Fewer than 20% of nursing homes in the U.S. are considered “best” under a revamped analysis from U.S. News and World Report, which is out with its 2019-20 ratings on Tuesday.
Ratings are provided for homes in every state and nearly 100 major metropolitan areas. California tops the list, with 169 nursing homes receiving a “high performing” rating in short-term rehabilitation and 157 “high performing” homes in long-term care, followed by Pennsylvania and Florida. Hawaii, Alaska and Washington, D.C., have the highest proportion of “best nursing homes,” with at least half of all Medicare or Medicaid-certified nursing facilities in these states receiving a high-performing designation in either short-term rehabilitation or long-term care or both. Continue reading
Today, Sept. 17, is the first World Patient Safety Day, declared by the World Health Organization to draw attention to ever-present need – still – to reduce avoidable patient harm in health care settings.
And November marks the 20th anniversary of “To Err is Human,” the National Academy of Medicine’s 1999 report that estimated as many as 98,000 people die a year in United States hospitals. That widely publicized report called for a national agenda to improve patient care processes to make it easier for honest providers to safely treat patients and harder for them to cause harm. Continue reading
Caregivers seeking a long-term facility for their loved ones often have little idea about how to evaluate certain issues that can’t be easily quantified. Are the aides kind and attentive? Do residents easily make friends? Are calls and queries handled promptly and efficiently? Will Mom or Dad really be OK?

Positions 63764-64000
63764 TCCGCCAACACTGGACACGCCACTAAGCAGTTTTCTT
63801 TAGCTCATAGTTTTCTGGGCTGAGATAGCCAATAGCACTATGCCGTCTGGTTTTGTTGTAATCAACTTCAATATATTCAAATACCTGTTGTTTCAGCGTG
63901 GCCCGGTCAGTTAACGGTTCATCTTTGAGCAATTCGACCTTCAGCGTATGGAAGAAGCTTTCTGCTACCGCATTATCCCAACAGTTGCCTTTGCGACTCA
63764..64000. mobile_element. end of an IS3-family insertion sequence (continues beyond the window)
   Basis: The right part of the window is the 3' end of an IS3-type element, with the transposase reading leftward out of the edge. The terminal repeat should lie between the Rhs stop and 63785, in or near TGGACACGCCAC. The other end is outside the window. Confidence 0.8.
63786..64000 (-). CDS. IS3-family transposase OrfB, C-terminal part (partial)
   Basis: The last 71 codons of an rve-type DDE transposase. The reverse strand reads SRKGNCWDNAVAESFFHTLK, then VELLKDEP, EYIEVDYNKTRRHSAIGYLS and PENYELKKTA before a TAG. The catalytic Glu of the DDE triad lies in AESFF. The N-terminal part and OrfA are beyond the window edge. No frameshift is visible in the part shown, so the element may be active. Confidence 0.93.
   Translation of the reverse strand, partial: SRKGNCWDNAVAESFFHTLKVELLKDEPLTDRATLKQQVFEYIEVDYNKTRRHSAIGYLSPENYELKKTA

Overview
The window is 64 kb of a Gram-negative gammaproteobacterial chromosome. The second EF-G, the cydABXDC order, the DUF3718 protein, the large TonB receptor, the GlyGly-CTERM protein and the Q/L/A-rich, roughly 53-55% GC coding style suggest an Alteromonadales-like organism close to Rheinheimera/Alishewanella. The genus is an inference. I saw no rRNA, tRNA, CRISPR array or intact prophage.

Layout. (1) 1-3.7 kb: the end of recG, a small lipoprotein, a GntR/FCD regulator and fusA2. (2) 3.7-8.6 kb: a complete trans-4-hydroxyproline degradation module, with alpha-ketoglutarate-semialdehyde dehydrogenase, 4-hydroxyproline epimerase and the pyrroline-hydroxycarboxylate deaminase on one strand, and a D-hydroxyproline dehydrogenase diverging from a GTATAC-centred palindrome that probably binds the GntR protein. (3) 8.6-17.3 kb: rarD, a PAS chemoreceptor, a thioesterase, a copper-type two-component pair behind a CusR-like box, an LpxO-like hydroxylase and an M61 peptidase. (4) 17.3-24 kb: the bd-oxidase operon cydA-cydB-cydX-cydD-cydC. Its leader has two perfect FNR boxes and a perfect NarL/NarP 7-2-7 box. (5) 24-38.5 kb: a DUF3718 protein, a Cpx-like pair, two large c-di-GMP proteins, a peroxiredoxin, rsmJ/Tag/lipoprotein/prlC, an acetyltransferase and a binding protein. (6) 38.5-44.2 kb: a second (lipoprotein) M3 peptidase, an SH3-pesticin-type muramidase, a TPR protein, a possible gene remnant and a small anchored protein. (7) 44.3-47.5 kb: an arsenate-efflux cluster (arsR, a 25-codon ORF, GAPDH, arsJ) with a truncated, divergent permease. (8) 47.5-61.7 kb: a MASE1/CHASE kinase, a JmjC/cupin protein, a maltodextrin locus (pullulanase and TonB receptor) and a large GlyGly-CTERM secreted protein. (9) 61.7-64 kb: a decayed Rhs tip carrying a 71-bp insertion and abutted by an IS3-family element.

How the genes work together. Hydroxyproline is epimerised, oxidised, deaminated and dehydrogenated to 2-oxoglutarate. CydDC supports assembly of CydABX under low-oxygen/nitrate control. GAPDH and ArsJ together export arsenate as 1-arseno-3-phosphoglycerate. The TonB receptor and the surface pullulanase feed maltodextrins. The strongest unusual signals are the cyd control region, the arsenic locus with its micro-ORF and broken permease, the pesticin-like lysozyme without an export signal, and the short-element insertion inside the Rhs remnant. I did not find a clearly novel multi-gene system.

Enter crowdsourcing. Continue reading
A state’s oral health status represents an interesting indicator of the overall health and economic well-being of its people. On a personal and population level, oral health is not achieved in a vacuum.
Many factors play a role in ensuring the good oral health, from the availability and cost of professional dental services to access to nutritious food and optimally fluoridated water. Shortages of dental providers, high rates of smoking and sugar-sweetened beverage consumption can take a toll. So, can the lack public or private dental benefits, water fluoridation and school sealant programs. Continue reading
Updated hospice compare data from the Centers for Medicare and Medicaid (CMS) had been slated for release on Nov. 21 but was delayed due to what CMS has described as “technical problems.”
Whether you use previous data or analyze forthcoming statistics, what these federal quality measures do not show is just as important as what they do, according to a new AHCJ tip sheet by journalist Cheryl Clark. Continue reading